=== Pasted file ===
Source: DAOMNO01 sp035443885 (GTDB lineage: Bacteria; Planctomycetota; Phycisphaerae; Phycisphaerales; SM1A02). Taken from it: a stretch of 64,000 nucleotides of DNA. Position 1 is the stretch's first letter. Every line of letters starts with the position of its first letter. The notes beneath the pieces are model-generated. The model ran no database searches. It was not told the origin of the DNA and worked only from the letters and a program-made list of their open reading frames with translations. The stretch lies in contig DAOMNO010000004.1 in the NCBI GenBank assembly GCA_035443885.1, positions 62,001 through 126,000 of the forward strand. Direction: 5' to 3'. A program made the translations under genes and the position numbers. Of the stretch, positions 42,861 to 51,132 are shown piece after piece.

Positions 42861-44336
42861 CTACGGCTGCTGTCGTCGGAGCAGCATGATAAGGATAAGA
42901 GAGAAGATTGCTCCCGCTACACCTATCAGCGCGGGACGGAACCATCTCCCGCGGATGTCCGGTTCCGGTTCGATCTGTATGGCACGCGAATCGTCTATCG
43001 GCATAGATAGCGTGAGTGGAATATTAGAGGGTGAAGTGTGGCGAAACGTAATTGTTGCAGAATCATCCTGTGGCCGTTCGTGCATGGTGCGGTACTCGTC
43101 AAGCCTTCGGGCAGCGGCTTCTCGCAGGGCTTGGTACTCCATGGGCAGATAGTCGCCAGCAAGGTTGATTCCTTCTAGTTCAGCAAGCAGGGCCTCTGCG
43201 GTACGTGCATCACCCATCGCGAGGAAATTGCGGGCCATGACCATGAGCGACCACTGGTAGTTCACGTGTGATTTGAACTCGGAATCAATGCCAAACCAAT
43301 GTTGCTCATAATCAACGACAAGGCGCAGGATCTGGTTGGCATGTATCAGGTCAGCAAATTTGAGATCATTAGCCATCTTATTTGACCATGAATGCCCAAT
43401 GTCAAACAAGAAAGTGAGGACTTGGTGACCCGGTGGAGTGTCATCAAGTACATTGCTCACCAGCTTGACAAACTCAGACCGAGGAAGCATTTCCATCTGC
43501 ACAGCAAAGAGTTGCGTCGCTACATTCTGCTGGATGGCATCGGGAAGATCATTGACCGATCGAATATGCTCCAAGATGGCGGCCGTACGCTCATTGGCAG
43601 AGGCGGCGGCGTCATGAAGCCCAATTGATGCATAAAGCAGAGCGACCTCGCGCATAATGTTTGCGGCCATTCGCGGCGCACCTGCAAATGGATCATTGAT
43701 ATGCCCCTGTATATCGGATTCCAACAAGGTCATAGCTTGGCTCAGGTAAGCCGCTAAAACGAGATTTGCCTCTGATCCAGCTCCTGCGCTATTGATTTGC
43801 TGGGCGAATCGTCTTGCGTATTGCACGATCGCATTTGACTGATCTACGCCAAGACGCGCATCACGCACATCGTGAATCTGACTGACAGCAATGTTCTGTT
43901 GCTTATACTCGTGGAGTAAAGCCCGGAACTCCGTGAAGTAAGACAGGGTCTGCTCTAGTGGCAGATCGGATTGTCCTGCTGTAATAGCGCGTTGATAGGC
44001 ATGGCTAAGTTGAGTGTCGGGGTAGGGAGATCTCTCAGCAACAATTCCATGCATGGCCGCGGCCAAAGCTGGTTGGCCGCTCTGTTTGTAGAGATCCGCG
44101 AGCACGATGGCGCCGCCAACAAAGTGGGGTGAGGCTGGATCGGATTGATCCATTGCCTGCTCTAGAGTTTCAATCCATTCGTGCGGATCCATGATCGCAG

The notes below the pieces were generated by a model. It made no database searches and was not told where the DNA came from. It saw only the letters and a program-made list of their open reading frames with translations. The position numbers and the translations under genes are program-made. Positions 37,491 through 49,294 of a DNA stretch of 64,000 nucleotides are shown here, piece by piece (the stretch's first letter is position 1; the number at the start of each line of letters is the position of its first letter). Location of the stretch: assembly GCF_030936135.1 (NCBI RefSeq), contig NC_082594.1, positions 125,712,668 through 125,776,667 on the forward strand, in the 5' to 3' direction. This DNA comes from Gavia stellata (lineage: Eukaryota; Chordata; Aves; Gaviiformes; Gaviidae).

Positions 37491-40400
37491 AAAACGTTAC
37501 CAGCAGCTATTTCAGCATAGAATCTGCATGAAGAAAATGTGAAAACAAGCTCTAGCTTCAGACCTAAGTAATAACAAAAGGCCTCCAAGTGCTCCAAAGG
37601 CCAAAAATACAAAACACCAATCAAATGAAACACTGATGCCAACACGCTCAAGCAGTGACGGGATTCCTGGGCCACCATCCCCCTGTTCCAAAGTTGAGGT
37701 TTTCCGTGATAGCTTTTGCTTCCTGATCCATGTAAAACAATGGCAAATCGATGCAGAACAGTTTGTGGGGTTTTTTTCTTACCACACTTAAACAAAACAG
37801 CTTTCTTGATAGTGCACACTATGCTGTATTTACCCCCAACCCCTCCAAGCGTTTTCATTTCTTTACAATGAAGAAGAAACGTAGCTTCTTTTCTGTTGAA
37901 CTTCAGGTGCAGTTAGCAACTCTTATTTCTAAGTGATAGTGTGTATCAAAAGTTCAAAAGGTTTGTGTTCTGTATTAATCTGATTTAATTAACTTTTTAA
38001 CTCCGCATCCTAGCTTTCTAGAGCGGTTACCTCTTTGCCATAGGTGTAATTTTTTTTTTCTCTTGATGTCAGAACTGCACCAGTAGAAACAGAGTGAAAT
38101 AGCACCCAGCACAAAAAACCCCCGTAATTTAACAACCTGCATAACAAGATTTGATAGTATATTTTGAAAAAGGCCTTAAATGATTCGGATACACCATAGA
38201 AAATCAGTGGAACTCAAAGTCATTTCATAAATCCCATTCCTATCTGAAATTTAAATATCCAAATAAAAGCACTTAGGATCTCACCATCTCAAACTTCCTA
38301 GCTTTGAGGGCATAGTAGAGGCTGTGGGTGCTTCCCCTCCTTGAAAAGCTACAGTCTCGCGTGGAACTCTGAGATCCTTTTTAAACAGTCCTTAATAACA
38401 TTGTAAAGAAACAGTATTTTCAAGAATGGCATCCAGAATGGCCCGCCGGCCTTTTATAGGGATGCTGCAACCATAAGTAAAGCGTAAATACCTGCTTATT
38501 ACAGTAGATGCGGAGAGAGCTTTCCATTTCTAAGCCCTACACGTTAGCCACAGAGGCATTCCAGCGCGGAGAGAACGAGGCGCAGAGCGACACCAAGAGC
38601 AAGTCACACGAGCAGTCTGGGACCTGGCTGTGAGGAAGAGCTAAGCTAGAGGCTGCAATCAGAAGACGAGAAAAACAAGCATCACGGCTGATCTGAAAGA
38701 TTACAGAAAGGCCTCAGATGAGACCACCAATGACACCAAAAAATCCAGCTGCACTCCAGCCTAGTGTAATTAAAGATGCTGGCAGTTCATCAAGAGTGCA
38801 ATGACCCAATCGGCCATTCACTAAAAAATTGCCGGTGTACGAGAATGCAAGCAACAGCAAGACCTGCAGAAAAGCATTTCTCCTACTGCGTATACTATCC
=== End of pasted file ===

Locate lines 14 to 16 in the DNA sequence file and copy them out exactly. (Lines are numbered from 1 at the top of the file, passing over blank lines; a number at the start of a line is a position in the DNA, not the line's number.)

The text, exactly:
43901 GCTTATACTCGTGGAGTAAAGCCCGGAACTCCGTGAAGTAAGACAGGGTCTGCTCTAGTGGCAGATCGGATTGTCCTGCTGTAATAGCGCGTTGATAGGC
44001 ATGGCTAAGTTGAGTGTCGGGGTAGGGAGATCTCTCAGCAACAATTCCATGCATGGCCGCGGCCAAAGCTGGTTGGCCGCTCTGTTTGTAGAGATCCGCG
44101 AGCACGATGGCGCCGCCAACAAAGTGGGGTGAGGCTGGATCGGATTGATCCATTGCCTGCTCTAGAGTTTCAATCCATTCGTGCGGATCCATGATCGCAG